During a hazardous materials incident, as firefighters and first responders we isolate the area and deny entry to keep it contained. Like a brush fire and blowing embers, germs spread like wildfire. The same goes if you have the flu. Both are toxic and pose an unreasonable risk to our health, safety and environment. Isolate yourself and stay away from others because it spreads through contamination.
Influenza updates: Flu activity is high in the U.S. and expected to continue for weeks. Everyone six months of age and older should get a flu vaccine each season. The Center for Disease Control and Prevention reported this week that there have been twice as many pediatric flu deaths so far this year compared to the same time last year. What’s more, a second strain of the virus that more commonly infects younger people is becoming widespread, the CDC reported Friday.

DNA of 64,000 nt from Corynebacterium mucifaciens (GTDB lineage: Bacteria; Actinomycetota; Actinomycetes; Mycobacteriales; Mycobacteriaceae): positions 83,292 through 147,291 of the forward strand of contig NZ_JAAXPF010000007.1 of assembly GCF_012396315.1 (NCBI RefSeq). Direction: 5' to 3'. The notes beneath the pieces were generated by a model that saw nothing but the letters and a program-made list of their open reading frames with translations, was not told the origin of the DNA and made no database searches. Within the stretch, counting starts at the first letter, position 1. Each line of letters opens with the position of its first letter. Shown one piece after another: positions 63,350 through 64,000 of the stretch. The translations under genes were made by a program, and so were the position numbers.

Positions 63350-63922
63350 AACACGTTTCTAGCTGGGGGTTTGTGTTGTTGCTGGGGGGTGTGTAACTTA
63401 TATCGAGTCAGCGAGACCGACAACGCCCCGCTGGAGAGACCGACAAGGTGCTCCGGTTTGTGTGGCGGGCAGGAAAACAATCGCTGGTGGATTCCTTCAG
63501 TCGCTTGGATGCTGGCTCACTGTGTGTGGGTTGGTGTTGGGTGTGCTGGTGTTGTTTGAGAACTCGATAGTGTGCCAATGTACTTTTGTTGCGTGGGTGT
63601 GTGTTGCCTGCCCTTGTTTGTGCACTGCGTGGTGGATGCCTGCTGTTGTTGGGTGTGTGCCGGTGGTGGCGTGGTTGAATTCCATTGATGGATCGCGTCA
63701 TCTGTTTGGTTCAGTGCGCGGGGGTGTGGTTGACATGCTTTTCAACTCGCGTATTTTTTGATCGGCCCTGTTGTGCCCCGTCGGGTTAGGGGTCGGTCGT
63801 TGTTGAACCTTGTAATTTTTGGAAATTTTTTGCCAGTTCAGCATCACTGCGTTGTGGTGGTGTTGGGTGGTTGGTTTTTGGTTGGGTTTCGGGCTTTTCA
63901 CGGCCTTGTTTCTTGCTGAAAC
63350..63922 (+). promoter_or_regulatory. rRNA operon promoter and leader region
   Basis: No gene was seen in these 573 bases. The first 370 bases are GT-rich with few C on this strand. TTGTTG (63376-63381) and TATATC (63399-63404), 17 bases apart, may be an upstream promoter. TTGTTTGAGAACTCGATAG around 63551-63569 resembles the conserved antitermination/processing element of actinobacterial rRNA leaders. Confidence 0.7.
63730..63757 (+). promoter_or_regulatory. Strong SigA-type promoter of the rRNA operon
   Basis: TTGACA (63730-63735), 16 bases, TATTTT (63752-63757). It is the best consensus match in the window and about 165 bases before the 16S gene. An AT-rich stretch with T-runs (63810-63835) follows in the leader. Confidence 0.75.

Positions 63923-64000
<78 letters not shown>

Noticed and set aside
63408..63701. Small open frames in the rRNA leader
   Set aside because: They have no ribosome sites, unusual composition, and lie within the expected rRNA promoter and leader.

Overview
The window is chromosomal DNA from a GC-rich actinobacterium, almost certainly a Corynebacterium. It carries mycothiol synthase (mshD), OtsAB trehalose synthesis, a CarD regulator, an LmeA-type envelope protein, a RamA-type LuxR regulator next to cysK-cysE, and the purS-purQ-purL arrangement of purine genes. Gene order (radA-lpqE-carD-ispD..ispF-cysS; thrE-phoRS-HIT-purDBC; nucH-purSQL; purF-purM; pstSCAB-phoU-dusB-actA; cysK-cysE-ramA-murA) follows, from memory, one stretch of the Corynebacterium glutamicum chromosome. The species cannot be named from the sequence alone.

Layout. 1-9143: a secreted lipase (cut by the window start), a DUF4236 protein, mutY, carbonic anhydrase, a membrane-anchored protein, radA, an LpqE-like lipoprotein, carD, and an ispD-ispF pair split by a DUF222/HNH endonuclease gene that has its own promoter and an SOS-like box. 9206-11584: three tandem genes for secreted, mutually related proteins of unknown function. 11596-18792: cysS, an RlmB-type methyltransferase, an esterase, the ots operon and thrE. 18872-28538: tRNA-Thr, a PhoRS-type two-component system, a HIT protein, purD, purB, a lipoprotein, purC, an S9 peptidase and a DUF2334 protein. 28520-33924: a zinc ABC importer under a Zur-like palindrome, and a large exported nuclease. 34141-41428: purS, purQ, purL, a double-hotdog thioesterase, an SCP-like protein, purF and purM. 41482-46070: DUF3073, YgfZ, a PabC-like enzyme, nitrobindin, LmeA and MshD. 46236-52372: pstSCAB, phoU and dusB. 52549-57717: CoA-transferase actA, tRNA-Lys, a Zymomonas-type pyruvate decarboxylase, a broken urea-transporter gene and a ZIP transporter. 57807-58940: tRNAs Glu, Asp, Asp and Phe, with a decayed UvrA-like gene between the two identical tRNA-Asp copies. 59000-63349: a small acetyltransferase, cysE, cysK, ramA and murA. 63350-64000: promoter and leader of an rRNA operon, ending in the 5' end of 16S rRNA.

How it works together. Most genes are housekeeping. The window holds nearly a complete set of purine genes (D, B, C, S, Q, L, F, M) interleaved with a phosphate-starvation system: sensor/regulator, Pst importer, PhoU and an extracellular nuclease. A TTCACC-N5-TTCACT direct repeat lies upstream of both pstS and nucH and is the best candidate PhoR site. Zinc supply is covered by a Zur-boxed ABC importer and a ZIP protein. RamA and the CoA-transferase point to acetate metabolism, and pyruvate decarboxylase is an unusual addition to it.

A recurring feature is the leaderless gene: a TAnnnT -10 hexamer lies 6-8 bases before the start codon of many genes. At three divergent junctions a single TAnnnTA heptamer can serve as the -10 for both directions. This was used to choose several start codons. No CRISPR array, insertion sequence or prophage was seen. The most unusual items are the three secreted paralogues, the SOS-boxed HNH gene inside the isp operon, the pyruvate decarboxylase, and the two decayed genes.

Nothing is more disgusting than to see people sick in the gym, restaurants, stores, offices or at work—even many of those who serve us are sick with the flu. And we wonder why it’s an epidemic.
The flu can spread up to six feet away. This happens when flu sufferers cough, sneeze or talk, or when a caretaker or family member touches something that has flu virus on it and then touches their own mouth or nose. You’ve been exposed to the hazardous contaminants at that point.
Hand washing is one of the best ways to stay healthy during the flu season.
What are some ways to protect yourself?
• Avoid close contact with sick people.
• Stay at home when you are sick.
• Cover your mouth and nose with a tissue when coughing or sneezing.
• Avoid touching your eyes, nose or mouth.
• Drink fluids even when you feel well.
• Wash surfaces that are shared with others such as keyboards, telephones, exercise equipment and TV remotes.
• Exercise regularly.
Be part of the solution, not the problem!
For additional flu tips, visit: www.cdc.gov/flu/season/index.html